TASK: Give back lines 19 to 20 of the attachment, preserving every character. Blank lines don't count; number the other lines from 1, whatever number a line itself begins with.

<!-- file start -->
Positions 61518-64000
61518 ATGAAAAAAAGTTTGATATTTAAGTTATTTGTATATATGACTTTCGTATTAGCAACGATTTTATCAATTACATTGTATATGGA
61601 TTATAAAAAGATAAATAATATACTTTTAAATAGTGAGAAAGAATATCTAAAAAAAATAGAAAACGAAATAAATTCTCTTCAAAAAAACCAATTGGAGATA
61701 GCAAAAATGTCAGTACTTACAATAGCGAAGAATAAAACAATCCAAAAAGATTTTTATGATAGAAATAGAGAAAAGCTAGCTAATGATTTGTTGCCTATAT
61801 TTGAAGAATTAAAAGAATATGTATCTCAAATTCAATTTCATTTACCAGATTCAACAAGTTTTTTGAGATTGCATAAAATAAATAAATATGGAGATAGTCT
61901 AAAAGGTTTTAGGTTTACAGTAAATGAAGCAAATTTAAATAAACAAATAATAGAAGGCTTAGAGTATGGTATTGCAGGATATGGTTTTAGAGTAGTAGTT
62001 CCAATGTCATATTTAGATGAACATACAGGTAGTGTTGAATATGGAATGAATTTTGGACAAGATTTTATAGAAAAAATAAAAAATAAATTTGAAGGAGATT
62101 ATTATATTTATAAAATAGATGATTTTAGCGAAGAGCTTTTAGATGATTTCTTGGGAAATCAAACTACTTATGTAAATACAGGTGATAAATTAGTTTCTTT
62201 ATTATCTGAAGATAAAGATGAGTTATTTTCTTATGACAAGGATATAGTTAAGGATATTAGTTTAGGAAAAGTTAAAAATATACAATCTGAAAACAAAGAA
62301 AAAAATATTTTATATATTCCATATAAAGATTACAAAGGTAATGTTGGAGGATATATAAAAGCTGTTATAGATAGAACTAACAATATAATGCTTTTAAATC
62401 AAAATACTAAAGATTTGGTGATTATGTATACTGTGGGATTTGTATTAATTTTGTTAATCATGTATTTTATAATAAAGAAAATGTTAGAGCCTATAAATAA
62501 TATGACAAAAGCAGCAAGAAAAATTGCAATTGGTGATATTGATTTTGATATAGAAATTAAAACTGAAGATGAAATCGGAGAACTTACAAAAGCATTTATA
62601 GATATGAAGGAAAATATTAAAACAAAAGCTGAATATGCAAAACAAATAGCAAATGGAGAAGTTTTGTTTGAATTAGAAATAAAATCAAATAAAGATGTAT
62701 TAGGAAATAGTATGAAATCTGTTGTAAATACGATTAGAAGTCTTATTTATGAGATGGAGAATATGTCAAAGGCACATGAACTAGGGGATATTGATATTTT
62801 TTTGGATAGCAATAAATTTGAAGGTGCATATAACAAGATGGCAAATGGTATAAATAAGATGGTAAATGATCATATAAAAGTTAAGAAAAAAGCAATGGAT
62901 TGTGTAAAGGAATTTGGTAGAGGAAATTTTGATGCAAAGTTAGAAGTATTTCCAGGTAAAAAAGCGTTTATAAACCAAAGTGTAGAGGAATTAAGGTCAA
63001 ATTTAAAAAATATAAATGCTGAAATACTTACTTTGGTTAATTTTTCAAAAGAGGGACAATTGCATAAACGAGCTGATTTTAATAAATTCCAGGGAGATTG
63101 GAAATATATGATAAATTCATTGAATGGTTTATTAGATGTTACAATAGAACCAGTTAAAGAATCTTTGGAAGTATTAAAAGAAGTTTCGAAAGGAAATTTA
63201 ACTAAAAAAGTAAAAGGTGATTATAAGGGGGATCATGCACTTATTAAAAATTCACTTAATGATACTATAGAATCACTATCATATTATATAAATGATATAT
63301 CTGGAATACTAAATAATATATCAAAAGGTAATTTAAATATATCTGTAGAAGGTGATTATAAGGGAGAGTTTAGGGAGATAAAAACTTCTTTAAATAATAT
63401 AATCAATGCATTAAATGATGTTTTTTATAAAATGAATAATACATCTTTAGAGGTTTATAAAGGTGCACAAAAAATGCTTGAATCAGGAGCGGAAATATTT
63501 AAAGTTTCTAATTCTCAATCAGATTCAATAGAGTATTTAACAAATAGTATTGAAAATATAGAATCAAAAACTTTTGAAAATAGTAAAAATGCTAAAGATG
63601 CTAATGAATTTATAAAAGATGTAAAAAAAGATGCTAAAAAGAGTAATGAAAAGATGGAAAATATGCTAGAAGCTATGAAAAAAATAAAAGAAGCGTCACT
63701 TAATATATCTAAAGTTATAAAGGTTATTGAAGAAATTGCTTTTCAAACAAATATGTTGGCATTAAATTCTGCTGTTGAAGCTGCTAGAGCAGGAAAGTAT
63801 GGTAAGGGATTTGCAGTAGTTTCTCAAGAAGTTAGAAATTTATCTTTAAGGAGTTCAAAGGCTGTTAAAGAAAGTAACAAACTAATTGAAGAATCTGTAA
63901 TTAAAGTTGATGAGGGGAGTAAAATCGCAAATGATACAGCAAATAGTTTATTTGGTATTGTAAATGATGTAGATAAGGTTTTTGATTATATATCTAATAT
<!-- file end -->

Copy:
63201 ACTAAAAAAGTAAAAGGTGATTATAAGGGGGATCATGCACTTATTAAAAATTCACTTAATGATACTATAGAATCACTATCATATTATATAAATGATATAT
63301 CTGGAATACTAAATAATATATCAAAAGGTAATTTAAATATATCTGTAGAAGGTGATTATAAGGGAGAGTTTAGGGAGATAAAAACTTCTTTAAATAATAT